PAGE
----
Learning experiences for teachers should be collaborative and support teachers in working together to understand, apply, and reflect on implementation of the NGSS (Garet et al., 2001; Wilson, 2013). Such collaboration is a key strategy for teachers to continue to deepen and refine their understanding of the NGSS (Putnam and Borko, 2000). Collaborative analysis and discussion of specific examples of practice can create opportunities for the analysis needed to dig beneath the surface characteristics of the NGSS and to explore substantive issues in applying the standards in practice (Sherin and Han, 2004; van Es and Sherin, 2007). In investigating cases of science teaching, teachers could work together to debate their interpretations and consensus as they do the science activities themselves, analyze student work, and analyze teaching interactions. This kind of collaboration also develops teachers’ understanding of the importance of collaboration for their students. Teachers also need supportive colleagues and particularly school administrators who understand the needed changes to persist in implementing new strategies learned in professional development programs.
Successful professional development programs require sufficient investment of time to enable teachers to grapple with new ideas, analyze examples of the ideas in action (such as student work or records of classroom interactions), and make step-by-step progress in understanding and applying the new ideas. Repeated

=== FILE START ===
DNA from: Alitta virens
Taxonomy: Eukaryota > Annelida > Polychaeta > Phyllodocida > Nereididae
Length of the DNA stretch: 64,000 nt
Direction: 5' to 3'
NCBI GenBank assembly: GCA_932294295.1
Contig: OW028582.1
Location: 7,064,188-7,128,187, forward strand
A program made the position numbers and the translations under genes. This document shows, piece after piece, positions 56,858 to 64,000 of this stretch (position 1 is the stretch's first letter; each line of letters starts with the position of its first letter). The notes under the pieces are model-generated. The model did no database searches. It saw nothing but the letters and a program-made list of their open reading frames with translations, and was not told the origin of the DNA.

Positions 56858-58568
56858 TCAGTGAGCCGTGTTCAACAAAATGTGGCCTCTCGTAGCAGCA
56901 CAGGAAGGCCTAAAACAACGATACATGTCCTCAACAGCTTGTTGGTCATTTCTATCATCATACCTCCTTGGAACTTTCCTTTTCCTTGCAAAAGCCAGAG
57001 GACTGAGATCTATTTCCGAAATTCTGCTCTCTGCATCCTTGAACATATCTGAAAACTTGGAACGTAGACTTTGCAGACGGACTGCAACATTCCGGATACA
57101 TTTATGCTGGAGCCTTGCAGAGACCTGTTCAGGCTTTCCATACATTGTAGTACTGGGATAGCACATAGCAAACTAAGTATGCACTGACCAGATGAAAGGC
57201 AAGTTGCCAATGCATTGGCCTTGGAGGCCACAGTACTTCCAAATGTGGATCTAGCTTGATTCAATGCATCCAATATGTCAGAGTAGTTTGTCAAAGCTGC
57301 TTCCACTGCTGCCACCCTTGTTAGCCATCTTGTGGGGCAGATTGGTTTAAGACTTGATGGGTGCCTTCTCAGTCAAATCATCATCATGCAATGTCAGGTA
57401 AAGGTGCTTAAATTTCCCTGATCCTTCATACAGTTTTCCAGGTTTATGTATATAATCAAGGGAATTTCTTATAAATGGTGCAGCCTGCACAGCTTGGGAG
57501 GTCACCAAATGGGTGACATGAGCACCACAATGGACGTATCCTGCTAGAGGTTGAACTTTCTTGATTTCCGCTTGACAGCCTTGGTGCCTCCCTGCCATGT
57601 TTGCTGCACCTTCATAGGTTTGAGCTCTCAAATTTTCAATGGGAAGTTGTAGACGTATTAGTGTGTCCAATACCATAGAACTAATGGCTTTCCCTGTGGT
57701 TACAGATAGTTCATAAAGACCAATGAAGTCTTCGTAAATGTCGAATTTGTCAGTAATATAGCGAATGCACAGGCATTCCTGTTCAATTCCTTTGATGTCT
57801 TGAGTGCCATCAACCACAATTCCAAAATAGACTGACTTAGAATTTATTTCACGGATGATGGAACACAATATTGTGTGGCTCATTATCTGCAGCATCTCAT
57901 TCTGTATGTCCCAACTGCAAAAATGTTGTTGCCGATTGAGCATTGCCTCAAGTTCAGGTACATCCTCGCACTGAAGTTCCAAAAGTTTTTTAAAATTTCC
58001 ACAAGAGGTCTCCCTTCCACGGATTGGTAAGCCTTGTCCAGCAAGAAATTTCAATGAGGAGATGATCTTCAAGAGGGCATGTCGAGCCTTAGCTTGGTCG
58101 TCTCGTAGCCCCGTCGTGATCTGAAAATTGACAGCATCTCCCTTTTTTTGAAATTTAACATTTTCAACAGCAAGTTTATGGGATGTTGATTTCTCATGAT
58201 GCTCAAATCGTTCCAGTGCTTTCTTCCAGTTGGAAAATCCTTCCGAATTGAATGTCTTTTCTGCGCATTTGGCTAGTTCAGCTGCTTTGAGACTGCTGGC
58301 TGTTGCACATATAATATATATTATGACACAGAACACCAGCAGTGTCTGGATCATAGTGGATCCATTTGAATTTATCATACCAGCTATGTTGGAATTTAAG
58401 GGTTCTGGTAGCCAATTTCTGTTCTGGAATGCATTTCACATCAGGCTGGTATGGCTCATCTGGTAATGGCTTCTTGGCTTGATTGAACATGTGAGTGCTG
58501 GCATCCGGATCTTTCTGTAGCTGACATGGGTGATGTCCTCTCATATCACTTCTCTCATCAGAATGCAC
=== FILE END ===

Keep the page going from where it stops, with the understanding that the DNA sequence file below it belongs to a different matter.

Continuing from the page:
experiences are needed to enable teachers to successfully integrate new elements into their teaching practice and use them flexibly.
Effective professional development programs involve extended sessions, including some that are spread across time, such as long intensive workshops during the summer with follow-up sessions during the school year. A typical program might consist of eight to ten 3-hour sessions in the summer (see Heller et al., 2012) or even more intensive interventions, such as more than 60 hours in the summer followed by 30 hours spread over the school year (Roth et al., 2011). One-shot professional development programs are unlikely to be effective for helping teachers change their instruction (Yoon et al., 2007).
An issue that emerges as critical to changes in practice is the need for alignment of professional development with other components of the system such as curriculum or assessment (Garet et al., 2001). Different aspects of coherence have been highlighted across studies of professional development—coherence with the teachers’ and principal’s goals, alignment with changes in standards, alignment with assessments, and curriculum materials that reflect the reforms (Darling-Hammond, 1995; Wilson, 2013).